Background: The extent to which uncomplicated obesity among an otherwise healthy middle-aged population is associated with higher longitudinal health-care expenditures remains unclear.
Methods: To examine the incremental long-term health service expenditures and outcomes associated with uncomplicated obesity, 9398 participants of the 1994-1996 National Population Health Survey were linked to administrative data and followed longitudinally forward for 11.5 years to track health service utilization costs and death. Patients with pre-existing heart disease, those who were 65 years of age and older, and those with self-reported body mass indexes of <18.5 kg/m² at inception were excluded. Propensity-matching was used to compare obesity (+/- other baseline risk-factors and lifestyle behaviours) with normal-weight healthy controls. Cost-analyses were conducted from the perspective of Ontario's publicly-funded health care system.
Results: Obesity as an isolated risk-factor was not associated with significantly higher health-care costs as compared with normal weight matched controls (Canadian $8,294.67 vs. Canadian $7,323.59, P = 0.27). However, obesity in combination with other lifestyle factors was associated with significantly higher cumulative expenditures as compared with normal-weight healthy matched controls (CAD$14,186.81 for those with obesity + 3 additional risk-factors vs. CAD$7,029.87 for those with normal BMI and no other risk-factors, P < 0.001). The likelihood that obese individuals developed future diabetes and hypertension also rose markedly when other lifestyle factors, such as smoking, physical inactivity and/or psychosocial distress were present at baseline.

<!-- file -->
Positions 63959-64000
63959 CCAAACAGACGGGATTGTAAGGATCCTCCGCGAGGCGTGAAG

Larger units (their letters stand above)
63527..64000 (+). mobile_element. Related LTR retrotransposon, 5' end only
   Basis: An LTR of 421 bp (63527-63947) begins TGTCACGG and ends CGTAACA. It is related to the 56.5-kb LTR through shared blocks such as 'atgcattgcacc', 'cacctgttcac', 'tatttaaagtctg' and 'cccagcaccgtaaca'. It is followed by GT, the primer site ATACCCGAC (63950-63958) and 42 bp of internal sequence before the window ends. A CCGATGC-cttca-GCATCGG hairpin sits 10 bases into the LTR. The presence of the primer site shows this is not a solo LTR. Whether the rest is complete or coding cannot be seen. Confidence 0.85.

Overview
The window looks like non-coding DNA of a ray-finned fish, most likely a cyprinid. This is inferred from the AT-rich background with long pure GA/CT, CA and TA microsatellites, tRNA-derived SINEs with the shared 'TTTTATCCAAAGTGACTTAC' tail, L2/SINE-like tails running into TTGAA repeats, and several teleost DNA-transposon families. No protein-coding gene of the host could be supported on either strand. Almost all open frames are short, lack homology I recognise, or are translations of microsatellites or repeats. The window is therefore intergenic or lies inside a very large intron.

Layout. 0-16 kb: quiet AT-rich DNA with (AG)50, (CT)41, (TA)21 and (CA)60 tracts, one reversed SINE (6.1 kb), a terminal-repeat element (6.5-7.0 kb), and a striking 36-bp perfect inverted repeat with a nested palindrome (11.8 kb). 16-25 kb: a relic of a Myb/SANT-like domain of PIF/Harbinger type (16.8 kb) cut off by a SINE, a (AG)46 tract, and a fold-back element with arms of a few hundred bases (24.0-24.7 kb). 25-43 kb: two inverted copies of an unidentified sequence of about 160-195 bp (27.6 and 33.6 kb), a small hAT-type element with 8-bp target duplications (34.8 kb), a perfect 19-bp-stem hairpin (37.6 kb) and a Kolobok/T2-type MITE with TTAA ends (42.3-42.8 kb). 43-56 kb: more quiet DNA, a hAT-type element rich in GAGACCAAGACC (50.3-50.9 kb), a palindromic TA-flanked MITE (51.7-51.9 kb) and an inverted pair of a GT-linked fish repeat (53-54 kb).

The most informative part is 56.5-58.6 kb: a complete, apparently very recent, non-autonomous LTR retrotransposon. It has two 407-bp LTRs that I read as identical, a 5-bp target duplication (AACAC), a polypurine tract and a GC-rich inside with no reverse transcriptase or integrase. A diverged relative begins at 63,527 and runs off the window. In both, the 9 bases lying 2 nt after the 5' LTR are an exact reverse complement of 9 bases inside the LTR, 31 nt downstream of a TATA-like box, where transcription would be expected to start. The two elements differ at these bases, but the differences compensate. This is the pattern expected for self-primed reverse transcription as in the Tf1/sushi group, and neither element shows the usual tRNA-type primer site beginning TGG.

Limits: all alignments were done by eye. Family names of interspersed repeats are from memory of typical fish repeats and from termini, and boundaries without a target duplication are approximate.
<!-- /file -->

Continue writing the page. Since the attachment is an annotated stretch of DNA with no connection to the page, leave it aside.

Conclusions: The incremental health-care costs associated with obesity was modest in isolation, but increased significantly when combined with other lifestyle risk-factors. Such findings have relevance to the selection, prioritization, and cost-effective targeting of therapeutic lifestyle interventions.